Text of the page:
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Bias in Artificial Intelligence: Is Your Bot Bigoted?

Oct. 19, 2020, 8:00 AM

The era of artificial intelligence has made the seemingly impossible possible. Want to create a model of how a new drug will affect cancer survival rates? AI can help. Want to predict who will pay bills and who will default? AI offers you a crystal ball.

However, using AI does not come without risk. Earlier this year, a group of African American plaintiffs filed a class action against YouTube due to the way in which it allegedly employs AI. The plaintiffs claimed that YouTube’s AI filtering tools automatically profile, censor, and discriminate users’ content based “wholly or in part” on race.

AI systems are only as good as they are designed to be, and unfortunately, our human biases can often creep into AI. Lawmakers, regulators, and civil activists have begun to focus on AI biases and how they might affect our society. As they do so, they have demanded that businesses be held accountable for their use of AI.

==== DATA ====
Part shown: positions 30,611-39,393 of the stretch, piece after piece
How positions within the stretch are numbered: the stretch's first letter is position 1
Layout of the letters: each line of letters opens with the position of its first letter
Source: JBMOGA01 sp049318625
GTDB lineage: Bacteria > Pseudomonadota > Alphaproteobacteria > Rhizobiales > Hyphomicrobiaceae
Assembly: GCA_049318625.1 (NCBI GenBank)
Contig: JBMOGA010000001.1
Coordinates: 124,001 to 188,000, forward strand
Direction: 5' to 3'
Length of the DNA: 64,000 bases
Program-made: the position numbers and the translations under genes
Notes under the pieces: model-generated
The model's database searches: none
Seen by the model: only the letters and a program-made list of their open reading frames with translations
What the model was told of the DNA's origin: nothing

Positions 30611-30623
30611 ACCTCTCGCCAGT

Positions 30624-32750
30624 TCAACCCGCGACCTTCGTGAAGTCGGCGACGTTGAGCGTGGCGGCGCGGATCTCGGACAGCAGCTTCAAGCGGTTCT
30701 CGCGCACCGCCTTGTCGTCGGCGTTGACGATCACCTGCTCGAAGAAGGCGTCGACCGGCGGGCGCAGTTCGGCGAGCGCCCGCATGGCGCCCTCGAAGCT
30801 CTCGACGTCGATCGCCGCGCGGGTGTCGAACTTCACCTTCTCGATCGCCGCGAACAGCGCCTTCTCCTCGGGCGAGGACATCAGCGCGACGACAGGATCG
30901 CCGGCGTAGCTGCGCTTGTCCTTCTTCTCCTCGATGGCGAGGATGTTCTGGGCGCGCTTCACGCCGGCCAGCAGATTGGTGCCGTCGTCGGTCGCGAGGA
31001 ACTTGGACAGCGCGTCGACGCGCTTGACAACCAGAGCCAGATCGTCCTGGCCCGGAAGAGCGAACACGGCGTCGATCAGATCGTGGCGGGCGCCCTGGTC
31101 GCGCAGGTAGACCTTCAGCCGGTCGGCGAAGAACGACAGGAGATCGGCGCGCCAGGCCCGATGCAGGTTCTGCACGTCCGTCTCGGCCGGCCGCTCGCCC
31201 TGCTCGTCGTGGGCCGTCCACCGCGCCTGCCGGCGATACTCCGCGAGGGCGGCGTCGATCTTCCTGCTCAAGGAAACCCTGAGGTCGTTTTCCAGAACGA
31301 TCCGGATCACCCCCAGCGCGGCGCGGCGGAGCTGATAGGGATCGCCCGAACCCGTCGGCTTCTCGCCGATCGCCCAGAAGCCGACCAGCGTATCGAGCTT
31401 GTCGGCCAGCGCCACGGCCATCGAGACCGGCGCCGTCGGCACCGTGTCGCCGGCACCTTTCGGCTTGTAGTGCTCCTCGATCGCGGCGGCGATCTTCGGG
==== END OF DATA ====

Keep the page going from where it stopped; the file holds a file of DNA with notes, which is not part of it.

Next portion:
Put simply, bias in AI has now become a legal issue that companies must address.

What Is Bias?

We are just starting to understand how much of our human biases make their way into AI. For example, the data that we use to train AI may be selected in a biased way. But even if companies building AI systems do not intend to discriminate, the tools they use can still have discriminatory outcomes. And because software controls so much of our day-to-day lives, the result is systemic bias that can be challenging to eradicate.